There is an unwritten social contract between we the punters and social networking sites that make money by data-mining our activities and targeting ads at us.
That contract is essentially that we will let them have our personal data in return for cool services.
So far this has gone rather smoothely for both parties.
Google with its “You can make money without doing evil.” seems to be the poster-child for this relationship.
At first people were weary, even paranoid about putting personal information online, but this has relaxed as we dipped our toes into services and found that nothing really bad happened.
Bad things did happen, but it happened to other people using other services.
Trust has grown and people have moved into these sites in droves.
As long as the services didn’t cross some invisible line and offend or scare us personally it was all pretty good.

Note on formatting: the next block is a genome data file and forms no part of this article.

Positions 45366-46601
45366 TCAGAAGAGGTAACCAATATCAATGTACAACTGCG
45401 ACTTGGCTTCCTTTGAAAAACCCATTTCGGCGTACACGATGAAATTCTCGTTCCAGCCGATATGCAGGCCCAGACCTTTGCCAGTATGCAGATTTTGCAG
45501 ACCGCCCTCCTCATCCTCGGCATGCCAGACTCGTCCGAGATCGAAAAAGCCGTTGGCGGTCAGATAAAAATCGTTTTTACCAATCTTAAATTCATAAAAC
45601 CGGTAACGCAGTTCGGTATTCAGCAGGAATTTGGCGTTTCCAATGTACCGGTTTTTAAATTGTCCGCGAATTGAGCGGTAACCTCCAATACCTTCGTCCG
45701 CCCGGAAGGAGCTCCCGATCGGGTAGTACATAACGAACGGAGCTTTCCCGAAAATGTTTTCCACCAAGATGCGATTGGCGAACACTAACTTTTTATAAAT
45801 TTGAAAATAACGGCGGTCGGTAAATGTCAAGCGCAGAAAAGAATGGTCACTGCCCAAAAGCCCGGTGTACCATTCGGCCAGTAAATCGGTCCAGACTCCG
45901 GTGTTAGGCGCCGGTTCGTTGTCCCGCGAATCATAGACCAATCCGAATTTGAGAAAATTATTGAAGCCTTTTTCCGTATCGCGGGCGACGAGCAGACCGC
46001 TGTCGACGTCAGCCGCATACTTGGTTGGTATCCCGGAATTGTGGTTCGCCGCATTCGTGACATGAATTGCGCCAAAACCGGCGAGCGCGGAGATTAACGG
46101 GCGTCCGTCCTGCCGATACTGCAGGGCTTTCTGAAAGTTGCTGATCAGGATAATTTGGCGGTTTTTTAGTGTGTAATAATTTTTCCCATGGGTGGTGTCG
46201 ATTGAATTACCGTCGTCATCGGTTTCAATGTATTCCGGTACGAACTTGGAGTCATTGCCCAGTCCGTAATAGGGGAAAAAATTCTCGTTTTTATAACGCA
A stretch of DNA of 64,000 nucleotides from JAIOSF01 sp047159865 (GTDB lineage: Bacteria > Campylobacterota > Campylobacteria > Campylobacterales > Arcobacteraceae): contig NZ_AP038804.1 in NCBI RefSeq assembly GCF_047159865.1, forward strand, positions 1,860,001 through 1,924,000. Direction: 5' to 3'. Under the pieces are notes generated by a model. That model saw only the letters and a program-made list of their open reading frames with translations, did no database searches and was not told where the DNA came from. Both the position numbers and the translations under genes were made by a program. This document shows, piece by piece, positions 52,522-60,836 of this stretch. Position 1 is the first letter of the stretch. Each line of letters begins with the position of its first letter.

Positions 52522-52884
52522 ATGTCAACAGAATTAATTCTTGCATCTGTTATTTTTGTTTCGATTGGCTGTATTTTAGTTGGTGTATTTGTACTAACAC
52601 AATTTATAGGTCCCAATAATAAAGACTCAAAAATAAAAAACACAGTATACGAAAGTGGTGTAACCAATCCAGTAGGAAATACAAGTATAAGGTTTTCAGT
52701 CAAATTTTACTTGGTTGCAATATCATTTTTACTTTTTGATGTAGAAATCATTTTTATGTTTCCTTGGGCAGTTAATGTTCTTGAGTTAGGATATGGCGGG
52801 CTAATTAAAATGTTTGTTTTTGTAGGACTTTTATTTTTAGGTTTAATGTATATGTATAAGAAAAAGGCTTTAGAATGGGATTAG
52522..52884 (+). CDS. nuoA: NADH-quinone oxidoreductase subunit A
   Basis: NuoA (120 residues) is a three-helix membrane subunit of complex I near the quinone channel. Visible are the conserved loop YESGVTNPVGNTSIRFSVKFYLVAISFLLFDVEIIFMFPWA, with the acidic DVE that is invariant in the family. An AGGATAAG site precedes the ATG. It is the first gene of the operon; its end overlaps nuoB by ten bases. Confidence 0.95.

Maybe the worst that could happen is that the site would secretly stab you in the back and sell your email address to a mailing list, fine – my spam filter just works a little harder.
Now Facebook’s Beacon which tells your Friends what you have purchased online, seems to have crossed that line – the social network equivalent of “What happens in Las Vegas, stays in Las Vegas” no longer seem to apply.
Its not like Facebook are stabbing you in the back privately, they are doing it in a room full of people and broadcasting it on a loud hailer.
It seems that people are noticing.
Facebook is targeting people who are active on the net, who trust the net to make online purchases.
If you imagine what the heuristics of Beacon are to maximize ad audience, those targeted probably have a larger than average number of Friends they can complain to, so I suspect the maths is against Facebook on this particular feature.
Now a Facebook group has been created to fight it.
Hoisted by own petard I think.